Have you ever heard an owl chuckle? They do. Well, to be accurate, what sounds like a chuckle usually expresses annoyance, but our Grammar Owl is definitely chuckling with amusement today. (To hear what an owl chuckle sounds like, listen to this.)
He’s been reading a delightful book called On Your Marks: A Package of Punctuation by Richard Armour, a poet and humorist.
The book is out of print, but it’s worth looking for (I found it in a small town library — I am grateful for our wonderful library system that makes books available all over the province, free of charge.)
On Your Marks is a light, poetic look at the most familiar punctuation marks and the way they are used. In each poem, the particular punctuation mark is written in red. Here’s an excerpt from one of the poems (in italics, just to indicate that it’s a quotation):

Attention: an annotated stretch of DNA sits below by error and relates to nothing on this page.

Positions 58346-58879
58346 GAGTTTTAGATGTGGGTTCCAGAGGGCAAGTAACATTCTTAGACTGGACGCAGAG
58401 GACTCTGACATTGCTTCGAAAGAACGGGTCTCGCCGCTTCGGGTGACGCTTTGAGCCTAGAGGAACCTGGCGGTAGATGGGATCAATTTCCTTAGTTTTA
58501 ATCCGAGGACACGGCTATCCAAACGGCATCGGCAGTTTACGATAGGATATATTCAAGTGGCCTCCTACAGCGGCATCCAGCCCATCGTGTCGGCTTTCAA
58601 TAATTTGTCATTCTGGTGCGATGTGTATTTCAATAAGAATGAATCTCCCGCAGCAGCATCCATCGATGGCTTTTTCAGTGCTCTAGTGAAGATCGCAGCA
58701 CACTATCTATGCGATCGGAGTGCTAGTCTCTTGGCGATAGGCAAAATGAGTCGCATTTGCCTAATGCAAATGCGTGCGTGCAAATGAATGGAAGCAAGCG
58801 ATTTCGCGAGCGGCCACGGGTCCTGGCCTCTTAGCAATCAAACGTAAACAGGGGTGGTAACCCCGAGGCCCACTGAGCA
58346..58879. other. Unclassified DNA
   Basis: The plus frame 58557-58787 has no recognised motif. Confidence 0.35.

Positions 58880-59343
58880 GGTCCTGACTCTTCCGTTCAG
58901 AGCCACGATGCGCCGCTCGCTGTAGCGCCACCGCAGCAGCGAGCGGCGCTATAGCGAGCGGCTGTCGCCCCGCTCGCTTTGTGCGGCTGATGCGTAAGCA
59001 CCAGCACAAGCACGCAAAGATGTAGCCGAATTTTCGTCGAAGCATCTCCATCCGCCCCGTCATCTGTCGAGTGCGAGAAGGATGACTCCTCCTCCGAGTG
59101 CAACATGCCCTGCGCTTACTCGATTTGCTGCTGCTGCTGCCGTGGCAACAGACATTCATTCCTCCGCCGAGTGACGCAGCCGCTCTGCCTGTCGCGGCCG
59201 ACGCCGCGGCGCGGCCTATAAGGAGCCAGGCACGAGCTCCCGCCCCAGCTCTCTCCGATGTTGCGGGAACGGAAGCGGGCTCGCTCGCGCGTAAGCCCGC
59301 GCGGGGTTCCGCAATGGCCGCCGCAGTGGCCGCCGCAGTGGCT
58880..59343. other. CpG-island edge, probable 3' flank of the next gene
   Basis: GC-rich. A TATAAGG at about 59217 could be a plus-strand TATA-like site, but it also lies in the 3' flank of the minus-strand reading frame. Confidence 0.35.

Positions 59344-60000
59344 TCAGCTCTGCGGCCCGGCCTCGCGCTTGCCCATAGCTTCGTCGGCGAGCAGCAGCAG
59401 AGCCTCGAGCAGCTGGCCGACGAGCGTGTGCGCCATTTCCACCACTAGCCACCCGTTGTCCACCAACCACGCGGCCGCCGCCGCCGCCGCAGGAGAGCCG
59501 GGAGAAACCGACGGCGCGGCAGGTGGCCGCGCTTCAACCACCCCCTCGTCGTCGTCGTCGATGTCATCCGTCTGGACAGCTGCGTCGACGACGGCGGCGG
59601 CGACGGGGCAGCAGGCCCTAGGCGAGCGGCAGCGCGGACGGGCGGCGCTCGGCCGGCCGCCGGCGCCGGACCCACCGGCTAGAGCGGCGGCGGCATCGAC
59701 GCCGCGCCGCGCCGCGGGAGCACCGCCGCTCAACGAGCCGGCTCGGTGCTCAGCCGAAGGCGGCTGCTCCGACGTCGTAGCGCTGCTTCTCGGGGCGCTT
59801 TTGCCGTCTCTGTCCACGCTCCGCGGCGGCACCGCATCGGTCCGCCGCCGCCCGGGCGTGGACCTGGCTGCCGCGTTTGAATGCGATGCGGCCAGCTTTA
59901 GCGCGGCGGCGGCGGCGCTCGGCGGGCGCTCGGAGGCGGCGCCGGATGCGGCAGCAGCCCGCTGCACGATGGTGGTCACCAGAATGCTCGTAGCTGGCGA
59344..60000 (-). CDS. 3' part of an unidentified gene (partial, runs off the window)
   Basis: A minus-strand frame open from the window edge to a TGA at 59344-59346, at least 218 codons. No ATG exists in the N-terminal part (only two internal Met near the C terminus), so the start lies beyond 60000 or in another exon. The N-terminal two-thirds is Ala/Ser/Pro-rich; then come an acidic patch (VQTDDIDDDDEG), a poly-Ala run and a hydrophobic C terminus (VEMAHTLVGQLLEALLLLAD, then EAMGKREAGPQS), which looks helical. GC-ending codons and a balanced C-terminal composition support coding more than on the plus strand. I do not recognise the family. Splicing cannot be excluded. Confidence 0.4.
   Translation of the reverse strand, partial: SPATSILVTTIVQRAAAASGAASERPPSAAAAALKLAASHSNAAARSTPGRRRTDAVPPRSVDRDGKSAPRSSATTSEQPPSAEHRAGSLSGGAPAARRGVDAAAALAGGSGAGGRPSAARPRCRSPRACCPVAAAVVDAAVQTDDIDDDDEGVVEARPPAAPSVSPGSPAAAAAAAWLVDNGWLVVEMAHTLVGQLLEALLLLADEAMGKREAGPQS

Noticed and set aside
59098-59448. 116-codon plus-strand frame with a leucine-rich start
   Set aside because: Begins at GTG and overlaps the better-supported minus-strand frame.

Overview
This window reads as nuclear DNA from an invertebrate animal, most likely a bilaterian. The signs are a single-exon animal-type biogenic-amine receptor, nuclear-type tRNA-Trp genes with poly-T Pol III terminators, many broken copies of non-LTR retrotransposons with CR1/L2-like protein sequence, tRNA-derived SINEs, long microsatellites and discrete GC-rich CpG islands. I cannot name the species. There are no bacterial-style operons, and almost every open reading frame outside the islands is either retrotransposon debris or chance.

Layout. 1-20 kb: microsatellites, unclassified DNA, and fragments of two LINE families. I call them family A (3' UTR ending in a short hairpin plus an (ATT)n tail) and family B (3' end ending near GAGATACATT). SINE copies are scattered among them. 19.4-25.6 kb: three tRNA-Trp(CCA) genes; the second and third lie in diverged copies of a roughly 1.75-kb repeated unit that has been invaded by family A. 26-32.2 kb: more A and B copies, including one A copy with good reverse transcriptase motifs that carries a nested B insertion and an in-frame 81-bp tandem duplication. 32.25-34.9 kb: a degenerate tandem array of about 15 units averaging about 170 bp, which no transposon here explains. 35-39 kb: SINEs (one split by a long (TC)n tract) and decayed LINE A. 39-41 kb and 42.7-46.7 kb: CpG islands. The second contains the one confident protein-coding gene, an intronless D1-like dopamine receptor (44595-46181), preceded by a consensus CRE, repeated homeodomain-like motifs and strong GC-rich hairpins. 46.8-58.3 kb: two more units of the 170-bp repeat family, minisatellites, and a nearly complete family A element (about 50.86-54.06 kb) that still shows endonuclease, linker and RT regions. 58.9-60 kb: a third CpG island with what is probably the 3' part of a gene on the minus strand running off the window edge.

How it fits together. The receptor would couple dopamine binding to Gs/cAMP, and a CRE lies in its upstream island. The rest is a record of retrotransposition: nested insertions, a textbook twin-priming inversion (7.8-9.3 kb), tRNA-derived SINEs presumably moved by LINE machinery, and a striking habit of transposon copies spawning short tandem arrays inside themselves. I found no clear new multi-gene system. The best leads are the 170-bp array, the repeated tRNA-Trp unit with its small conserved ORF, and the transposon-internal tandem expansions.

How dashing the dash is—
So straight and so narrow,
It aims at a word like a spear—or an arrow—
And luckily hasn’t a point at one end
Or it might—
Just by accident—
Puncture a friend.
Although light verse, the poems do give guidance in how to use the various punctuation marks, and when not to use them, as well. For example, the poem above ends with this explanation and warning:
It’s used to gain emphasis, vigor, a touch
Of surprise—and it’s also—by some—
Used too much.
See why the Owl is chuckling?
Sometimes a little lightheartedness goes a long way to helping us remember what we need to know as writers. I hope that if you are able to find a copy of this book in your library, that you’ll enjoy it — and learn from it — (there are those dashes!) as much as the Owl and I have.
Title: On Your Marks: A Package of Punctuation
Author: Richard Armour
Publisher: McGraw-Hill, 1969.
If you’re not able to find this book, check out Eats, Shoots, and Leaves: The Zero Tolerance Approach to Punctuation by Lynne Truss. Also fun, though not in the same style as On Your Marks at all, Eats, Shoots, and Leaves covers a lot more territory (and is, admittedly, based on British English usage, so some standards will differ from those of American English.) Her website looks like fun, too.
Happy reading! Happy writing!